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Shady pitch? No thanks!
STAR LETTER £40 PRIZE
I FAIL TO understand why anyone in a caravan holidaying in the UK would want a shady pitch. Shade is fine if you are within hailing distance of the Mediterranean, but here in Britain, you need every ray of sunshine you can get!
We recently spent a week in Scotland and were fortunate enough to get six really good, sunny days. Our caravan park of choice was in a walled garden which was beautifully set out and cared for. However, there were walls (understandably) and trees! When we arrive at any caravan site, I always have my compass at the ready to make sure that we choose a pitch so that our awning faces south to ensure that we benefit from any sun there might be both in the early morning and in the evening.
If that is impossible I will settle for west-facing so that, at least, we get sun in the evening. On this occasion, we managed to find a pitch which gave me my south-facing awning but failed to see the tree behind us which completely blocked our morning sun and, having deemed the wall far enough away
UNMADE IN THE SHADE Jenny cannot fathom why anyone would prefer a shady pitch not to put a premature end to our evening sun, failed to register the huge trees behind the wall which did just that! Had the weather been poor I would not have cared but, despite the sun, our mornings were chilly – we even had the heater on one morning – and in the evening we were reaching for the fleeces while others in the centre of the park, enjoying full sun until about 9pm, were stripped to the waist (the men that is). I estimate that in the absence of the sort of balmy evenings experienced in the more southerly parts of Europe, there can be 10˚ difference between shade and full sun.
It occurred to me one evening, while wrapped in my fleece on my shady pitch, that wardens could have a colour-coded map of their site indicating the pitches in full sun, sun in the morning, sun in the evening and fully shaded. Or at least they could have an under-the-counter copy that obsessive, painful people like myself could consult on request! You never know – someone might want a shady pitch! Jenny Germain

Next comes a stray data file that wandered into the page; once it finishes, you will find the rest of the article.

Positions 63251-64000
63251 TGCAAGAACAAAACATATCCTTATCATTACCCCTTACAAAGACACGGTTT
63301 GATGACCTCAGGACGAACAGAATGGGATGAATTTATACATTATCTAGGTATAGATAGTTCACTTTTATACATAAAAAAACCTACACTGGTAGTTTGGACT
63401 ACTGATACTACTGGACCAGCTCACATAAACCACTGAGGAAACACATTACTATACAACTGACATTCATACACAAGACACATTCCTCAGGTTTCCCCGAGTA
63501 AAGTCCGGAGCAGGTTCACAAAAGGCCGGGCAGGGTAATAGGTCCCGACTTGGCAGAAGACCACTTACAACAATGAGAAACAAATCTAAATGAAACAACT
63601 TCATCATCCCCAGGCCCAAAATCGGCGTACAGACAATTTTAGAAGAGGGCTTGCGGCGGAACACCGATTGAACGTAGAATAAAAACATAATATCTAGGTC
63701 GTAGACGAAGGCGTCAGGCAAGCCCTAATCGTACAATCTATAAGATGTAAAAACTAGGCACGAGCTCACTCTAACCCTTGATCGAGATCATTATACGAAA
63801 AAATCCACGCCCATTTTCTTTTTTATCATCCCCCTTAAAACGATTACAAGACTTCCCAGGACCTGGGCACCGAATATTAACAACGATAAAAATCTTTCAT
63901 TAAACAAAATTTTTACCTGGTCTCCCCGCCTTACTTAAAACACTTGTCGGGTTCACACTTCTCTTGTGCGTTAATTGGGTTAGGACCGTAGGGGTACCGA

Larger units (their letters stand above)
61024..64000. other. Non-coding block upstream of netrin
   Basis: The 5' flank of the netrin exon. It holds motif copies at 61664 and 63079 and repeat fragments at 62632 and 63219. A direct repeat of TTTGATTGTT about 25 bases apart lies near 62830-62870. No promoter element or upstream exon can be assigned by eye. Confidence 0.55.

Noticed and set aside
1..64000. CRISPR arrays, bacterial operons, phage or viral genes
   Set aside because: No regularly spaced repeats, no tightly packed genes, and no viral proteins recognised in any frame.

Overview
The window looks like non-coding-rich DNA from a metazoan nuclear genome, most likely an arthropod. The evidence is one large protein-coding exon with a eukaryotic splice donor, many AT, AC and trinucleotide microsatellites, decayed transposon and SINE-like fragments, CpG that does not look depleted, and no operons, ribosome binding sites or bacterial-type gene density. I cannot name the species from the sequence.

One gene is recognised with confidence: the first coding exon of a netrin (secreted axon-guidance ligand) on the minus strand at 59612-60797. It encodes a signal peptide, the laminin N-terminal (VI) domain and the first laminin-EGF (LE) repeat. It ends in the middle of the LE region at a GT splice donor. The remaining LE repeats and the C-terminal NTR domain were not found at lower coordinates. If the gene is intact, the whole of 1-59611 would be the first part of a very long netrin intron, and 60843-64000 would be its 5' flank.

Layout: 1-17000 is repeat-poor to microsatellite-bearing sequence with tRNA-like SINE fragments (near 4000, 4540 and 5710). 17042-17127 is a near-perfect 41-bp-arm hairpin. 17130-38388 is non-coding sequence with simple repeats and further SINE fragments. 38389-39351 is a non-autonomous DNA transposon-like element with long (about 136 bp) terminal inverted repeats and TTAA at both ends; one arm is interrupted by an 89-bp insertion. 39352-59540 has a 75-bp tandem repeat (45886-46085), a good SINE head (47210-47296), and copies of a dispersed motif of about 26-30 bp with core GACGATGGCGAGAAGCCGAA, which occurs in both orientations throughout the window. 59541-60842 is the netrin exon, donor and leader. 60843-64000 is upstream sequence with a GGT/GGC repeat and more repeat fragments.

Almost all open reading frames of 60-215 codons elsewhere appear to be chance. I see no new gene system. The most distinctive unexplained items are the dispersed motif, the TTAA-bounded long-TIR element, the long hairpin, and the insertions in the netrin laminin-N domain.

THOUGHTLESS OR OVERSTRETCHED? After booking a pitch on the CL at Gallowhill Farm, Kinross, we set off for what we thought was going to be a great weekend. On arrival we discovered the entrance was very muddy and the hook-up points were lying on the ground. The fee was for £8.50 per night.
As we did not want to take our caravan through all that mud, we stayed on the non-CL portion of the site, which cost us £15 per night. On reaching our pitch we found the park was covered in clumps of wet grass due to the rain. We had to wash the grass off our water containers after filling them and brush off our footwear every time we entered the van or car, hoping the next day would be better. It was and we had a great day out. The next day the grass was a lot drier. We went to Aberdour for the day and again had a wonderful time.
When we arrived back at our caravan, it was almost swallowed up by a tent. It was only two to three feet from our van – a fire hazard. The tent was so close we could hear every word that was spoken and we could have tripped over the guy-ropes coming out of our van. The next morning we were awoken by children, so no lie-in. We complained to the owner, Mr Paterson, who apologised and offered us a discount for the next time. But we told him we would not be returning. A wonderful weekend spoiled by a thoughtless owner. William Fleming
Claudia Dowell says It seems you have not had good luck with this site. Maybe the owner was overstretched and unable to keep hook-ups off the ground or clear grass cuttings.
Reviews of this site are mostly positive and praise the helpful owner. Most of the reviewers are tent owners and one wrote that he was told to pitch his tent anywhere he found a space. Perhaps more vigilance on pitching arrangements would keep everyone happy.
16 | NOVEMBER 2011 | www.practicalcaravan.com